Megapixel Comparison Chart (4MP: Lytro Illum Camera/12MP: iPhone 7 Camera)
Second, the LFP files are much larger than JPEGs because LFP files contain more information regarding the lighting. Third, everything in the image has to have similar lighting. If one subject is in bright, direct sunlight and another subject is in shade, then the different sun exposures could make it hard for the editing software to switch the focus between these two subjects. Finally, many reviews say that they wish the software for editing the LFP files was more updated and had more abilities than just adjusting the focus.
Is it worth it?I am conflicted about whether the current version of the Lytro Illum Camera is worth the $469. I am incredibly interested in the camera's ability to change the focus after the picture is taken. There have been multiple times where I go out and shoot a series of pictures, then I get home to edit them and realize I should have focused on a different subject. However, most of the time if there are two interesting subjects in one frame of an image I will take two pictures (one with one subject in focus and the second with the other subject in focus). As a college student trying to save her money, I personally would not buy this camera, yet. At this point the Lytro Camera seems like more of a novelty than an artistic tool, but with increased development of the software and the camera itself, this invention could change the future. This feature could become very useful and/or used in an artistic manner in the future, just like how the 360-degree camera is used now.
Different models of the Lytro CameraAs of right now there are two models of this camera currently out on the market. The first is the original Lytro Camera, and the second is the Lytro Illum Light-Field Digital Camera. The original Lytro Camera is a square tube less than 5 inches long. It has a lens opening at one end and a 1.52" LCD touch screen at the other end. You can either purchase the camera with 8GB or 16GB of memory. This camera has an 11 megaray sensor, while the newer model has a 40 megaray sensor. The Lytro Illum Camera has an 8x zoom lens (the equivalent to a 30-250mm lens), an f-stop of 2.0, and a focus range from 0mm to infinity (the camera can focus on subjects touching the lens). A major improvement with this camera compared to the original is there is a "Lytro Button" which provides a live view color-coded overlay that will accurately display depth of field objects that are within the frame (what subjects are within re-focusable range).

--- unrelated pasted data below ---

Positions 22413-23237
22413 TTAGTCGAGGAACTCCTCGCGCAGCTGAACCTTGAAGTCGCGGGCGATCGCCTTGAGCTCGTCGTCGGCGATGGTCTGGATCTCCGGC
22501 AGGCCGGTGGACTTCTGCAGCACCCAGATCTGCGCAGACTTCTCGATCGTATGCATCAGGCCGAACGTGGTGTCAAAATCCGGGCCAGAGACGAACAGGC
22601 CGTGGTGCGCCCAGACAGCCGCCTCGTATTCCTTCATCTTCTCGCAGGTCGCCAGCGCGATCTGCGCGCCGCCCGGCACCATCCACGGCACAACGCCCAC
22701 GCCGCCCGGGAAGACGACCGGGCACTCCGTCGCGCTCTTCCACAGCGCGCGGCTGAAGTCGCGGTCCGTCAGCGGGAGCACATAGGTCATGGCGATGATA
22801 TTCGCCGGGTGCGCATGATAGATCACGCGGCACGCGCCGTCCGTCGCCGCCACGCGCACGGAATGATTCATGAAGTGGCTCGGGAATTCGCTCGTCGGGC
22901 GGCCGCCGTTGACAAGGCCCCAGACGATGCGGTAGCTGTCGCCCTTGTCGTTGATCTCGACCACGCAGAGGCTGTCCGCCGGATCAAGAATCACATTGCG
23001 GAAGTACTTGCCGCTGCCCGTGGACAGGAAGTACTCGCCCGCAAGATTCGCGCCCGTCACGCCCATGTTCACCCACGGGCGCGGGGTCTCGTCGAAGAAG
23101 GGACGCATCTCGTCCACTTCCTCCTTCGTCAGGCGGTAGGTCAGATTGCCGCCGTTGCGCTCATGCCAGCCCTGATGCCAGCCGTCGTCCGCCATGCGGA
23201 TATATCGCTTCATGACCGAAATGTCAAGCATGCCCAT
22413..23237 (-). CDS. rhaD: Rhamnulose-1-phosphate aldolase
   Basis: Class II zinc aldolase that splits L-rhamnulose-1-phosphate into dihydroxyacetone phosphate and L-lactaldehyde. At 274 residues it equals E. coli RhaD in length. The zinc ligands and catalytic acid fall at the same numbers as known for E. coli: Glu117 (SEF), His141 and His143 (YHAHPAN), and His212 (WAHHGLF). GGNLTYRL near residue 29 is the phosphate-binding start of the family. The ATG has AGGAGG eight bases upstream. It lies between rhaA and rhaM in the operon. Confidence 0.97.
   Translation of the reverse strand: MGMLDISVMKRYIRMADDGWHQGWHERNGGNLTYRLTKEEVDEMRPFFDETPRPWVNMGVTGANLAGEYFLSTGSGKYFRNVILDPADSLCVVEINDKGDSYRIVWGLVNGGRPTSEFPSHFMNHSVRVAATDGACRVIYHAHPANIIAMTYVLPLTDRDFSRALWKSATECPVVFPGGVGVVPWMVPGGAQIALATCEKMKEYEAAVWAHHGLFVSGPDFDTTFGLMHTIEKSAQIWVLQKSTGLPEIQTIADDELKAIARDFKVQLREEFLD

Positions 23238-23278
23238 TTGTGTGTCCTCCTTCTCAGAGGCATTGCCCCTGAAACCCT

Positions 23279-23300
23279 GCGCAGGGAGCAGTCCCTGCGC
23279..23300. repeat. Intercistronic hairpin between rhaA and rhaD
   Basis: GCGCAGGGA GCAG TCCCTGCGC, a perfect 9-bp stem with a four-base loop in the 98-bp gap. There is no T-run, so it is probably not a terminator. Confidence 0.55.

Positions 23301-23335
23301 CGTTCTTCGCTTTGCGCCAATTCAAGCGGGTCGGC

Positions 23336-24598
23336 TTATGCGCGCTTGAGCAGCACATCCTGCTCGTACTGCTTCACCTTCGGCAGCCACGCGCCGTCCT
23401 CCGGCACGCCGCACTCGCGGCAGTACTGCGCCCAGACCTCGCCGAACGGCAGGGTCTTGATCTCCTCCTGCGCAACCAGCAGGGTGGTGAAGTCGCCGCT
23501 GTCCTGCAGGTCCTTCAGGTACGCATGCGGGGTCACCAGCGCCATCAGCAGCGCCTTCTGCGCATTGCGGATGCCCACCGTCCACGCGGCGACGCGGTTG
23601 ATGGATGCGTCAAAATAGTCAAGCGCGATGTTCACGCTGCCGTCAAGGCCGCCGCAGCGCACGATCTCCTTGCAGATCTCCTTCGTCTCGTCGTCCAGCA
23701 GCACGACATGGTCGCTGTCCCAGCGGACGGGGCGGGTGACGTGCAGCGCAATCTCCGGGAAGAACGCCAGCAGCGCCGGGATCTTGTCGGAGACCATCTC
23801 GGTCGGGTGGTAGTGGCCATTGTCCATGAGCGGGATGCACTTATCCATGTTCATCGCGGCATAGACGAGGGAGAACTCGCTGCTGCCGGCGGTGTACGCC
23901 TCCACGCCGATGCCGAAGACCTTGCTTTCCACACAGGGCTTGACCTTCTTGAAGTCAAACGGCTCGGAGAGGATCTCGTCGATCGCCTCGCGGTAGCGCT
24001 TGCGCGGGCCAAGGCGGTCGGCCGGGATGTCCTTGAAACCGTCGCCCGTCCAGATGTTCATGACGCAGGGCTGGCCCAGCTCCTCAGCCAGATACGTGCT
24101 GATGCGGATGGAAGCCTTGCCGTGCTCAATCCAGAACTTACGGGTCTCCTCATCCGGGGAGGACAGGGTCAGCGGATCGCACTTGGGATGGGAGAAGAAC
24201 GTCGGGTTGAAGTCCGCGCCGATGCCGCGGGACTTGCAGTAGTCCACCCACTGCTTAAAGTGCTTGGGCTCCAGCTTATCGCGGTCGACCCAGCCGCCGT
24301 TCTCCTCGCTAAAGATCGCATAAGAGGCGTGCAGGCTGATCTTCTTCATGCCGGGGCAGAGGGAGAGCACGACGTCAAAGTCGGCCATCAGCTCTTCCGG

Lytro Illum Camera
All in all, this camera is a great innovation, but it needs some improvement before I seriously consider purchasing it. For now I will stick to my method of taking a few pictures with the same framing, but just changing what subject is in focus. However, if you have the funds and are willing to experiment with the camera, then I recommend you purchase it and provide the company with feedback.
Megan Tung is a summer intern at Jameco Electronics and a rising freshman at UC Santa Barbara. Her interests include photography, music, business, and engineering.